Europe Looks to North America’s Forests to Meet Renewable Energy Goals
Emissions reductions, however, may prove smaller and slower than once expected
WOOD FIRED: North American wood is fueling Europe’s biomass and coal plants.
An energy export boom is sweeping U.S. forests. The trees are fast becoming a crucial energy supply for European power producers seeking to meet the European Union’s goal for renewable energy use and carbon emissions reductions. Blending in biomass to coal-fired power stations is an increasingly popular strategy to meet the European targets, which call for renewable sources to meet 20 percent of energy demand by 2020 and for a 20 percent cut in greenhouse gas emissions from 1990 levels.
Experts in life-cycle analysis, however, question whether burning biomass to generate power does Earth’s atmosphere much good. That’s because trees harvested expressly for power generation—which European Commission–financed research suggests will provide at least two thirds of utilities’ biomass supply needs through 2030—potentially could have grown larger and absorbed more carbon from the atmosphere if they had been left unharvested.
Regulators appear to be listening. Late last year, the Commission’s European Environment Agency and the U.S. Environmental Protection Agency concluded independently that harvesting trees for power generation and biofuels production could actually raise atmospheric carbon levels in some cases. As a result, both Washington, D.C., and Brussels are reassessing how to count emissions from biomass combustion.
And yet, even with that policy challenge lurking, the biomass industry is quickly expanding, especially in the southeastern United States, where giant pelletizing plants are popping up to turn trees into a ready-to-burn export commodity. In 2011 the power company RWE, based in Essen, Germany, commissioned the world’s largest wood pellet plant, near Waycross, Ga. The plant dries, crushes, and presses wood from local pine tree plantations into 750 000 metric tons of pellets annually—all of it destined for RWE power stations in the Netherlands and the United Kingdom.
Meanwhile, Enviva, based in Bethesda, Md., is fashioning itself into a formidable supplier of wood fuel. At the close of 2011, the firm began shipping pellets from its plant in Ahoskie, N.C., which produces 350 000 metric tons per year. Enviva is now building a still larger facility nearby in Northampton County, N.C., and is planning another in Courtland, Va.
European utilities are lining up for the pellets. Enviva has a contract to supply 480 000 metric tons to Belgium-based Electrabel, a subsidiary of the Paris-based GDF Suez Group. And in February, Germany’s E.On signed a multiyear deal for 240 000 metric tons annually.
Power producers assert that blending biomass into coal at their plants reduces annual greenhouse gas emissions by displacing some fraction of their coal consumption. For example, RWE estimates that the pellets from its Georgia plant will “save” around 1 million metric tons of CO2 per year. Such claims are based on the assumption that biomass energy is fundamentally carbon neutral because the carbon emitted during combustion is sucked back out of the atmosphere when the biomass grows back. To date, most regulators have agreed with the endorsement of the Society of American Foresters. The society argued in the Journal of Forestry last year that this simple accounting is reasonable in the United States, where forest inventories have increased year over year since the 1930s.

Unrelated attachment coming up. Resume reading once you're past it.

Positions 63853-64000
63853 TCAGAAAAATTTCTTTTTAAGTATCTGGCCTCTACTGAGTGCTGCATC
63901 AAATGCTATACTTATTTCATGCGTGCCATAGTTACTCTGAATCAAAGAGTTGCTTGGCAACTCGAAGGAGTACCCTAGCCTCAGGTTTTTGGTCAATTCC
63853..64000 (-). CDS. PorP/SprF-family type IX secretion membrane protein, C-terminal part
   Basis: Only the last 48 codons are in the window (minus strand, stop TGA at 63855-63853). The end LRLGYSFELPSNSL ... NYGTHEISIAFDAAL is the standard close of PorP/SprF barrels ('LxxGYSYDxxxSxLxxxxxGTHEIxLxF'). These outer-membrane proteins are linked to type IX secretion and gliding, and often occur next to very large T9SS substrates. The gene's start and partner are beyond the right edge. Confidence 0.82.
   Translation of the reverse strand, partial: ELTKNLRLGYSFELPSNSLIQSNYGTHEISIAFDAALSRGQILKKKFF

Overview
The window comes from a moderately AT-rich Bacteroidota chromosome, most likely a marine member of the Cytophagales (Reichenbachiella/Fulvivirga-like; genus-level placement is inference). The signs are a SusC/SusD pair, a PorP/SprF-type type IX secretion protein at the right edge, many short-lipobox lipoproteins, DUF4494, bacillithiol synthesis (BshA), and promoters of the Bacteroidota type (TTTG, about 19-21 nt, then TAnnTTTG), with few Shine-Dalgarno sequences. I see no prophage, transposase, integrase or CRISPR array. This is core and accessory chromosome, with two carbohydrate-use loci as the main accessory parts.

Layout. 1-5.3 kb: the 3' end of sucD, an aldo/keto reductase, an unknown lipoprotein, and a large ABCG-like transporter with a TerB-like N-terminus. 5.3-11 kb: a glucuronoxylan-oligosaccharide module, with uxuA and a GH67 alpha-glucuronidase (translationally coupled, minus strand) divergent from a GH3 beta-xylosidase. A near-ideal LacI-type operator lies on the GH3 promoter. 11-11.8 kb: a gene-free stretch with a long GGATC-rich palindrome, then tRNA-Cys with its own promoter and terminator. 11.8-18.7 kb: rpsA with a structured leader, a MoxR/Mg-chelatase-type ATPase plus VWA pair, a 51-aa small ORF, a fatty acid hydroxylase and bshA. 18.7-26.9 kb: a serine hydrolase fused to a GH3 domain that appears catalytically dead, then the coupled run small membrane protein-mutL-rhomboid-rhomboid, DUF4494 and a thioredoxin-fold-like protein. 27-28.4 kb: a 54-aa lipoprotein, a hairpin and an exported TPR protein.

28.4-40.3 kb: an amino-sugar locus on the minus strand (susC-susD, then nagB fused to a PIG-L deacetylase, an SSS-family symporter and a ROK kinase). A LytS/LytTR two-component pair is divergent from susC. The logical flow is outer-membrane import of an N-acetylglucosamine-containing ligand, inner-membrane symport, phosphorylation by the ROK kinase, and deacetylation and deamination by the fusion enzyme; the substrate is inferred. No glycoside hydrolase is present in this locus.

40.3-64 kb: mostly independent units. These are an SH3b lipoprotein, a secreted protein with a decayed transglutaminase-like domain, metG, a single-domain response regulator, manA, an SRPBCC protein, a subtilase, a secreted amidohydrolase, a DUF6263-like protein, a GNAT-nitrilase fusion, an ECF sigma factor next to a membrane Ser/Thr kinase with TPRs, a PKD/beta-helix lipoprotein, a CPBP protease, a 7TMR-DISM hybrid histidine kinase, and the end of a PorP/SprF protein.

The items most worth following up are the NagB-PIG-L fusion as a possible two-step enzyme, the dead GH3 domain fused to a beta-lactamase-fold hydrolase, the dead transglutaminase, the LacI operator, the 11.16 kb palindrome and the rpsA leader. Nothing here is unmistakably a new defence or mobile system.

But many life-cycle analysts say that a closer look reveals several flaws in biomass power’s zero-carbon designation. The biggest is an opportunity cost that comes with every tree that’s cut down: the additional carbon dioxide that the tree would have sequestered had it been left to grow instead. “If you’re cutting down trees and burning them, you’re reducing your carbon [sequestering] stock,” says Eric Johnson, editor of the Environmental Impact Assessment Review.
Even where net reductions are likely, they may be delayed by decades. A February 2012 study commissioned by the National Wildlife Federation and the Southern Environmental Law Center, modeled proposed biomass expansions in the southeastern United States. In the study scenario, export-driven pellet production jumps from nearly 1.8 million metric tons to more than 3 million metric tons, while the number of local biomass power plants—burning mostly forestry leftovers and other waste biomass—more than doubles from 17 to 39. The study projected that new trees would need 35 to 50 years to recover the carbon dioxide emitted from the increase in biomass consumption.
Similar case studies estimate that biomass payback will come slower still for trees harvested from slower-growing northern forests.
Delayed carbon reductions represent a policy conundrum for biomass power generation, which competes against other renewable energy sources like photovoltaics and wind power. Solar and wind pay back the carbon debt from their manufacture and installation in just 5 to 10 years. And fast-acting climate solutions are more valuable, because most climate scientists agree that global temperature change should be kept under 2 °C to minimize extreme impacts predicted by models, such as blistering heat waves and radical shifts in precipitation.
It’s no surprise, then, that while the biomass power industry booms, international standards bodies and regulators are beginning to take a second look at its environmental bottom line.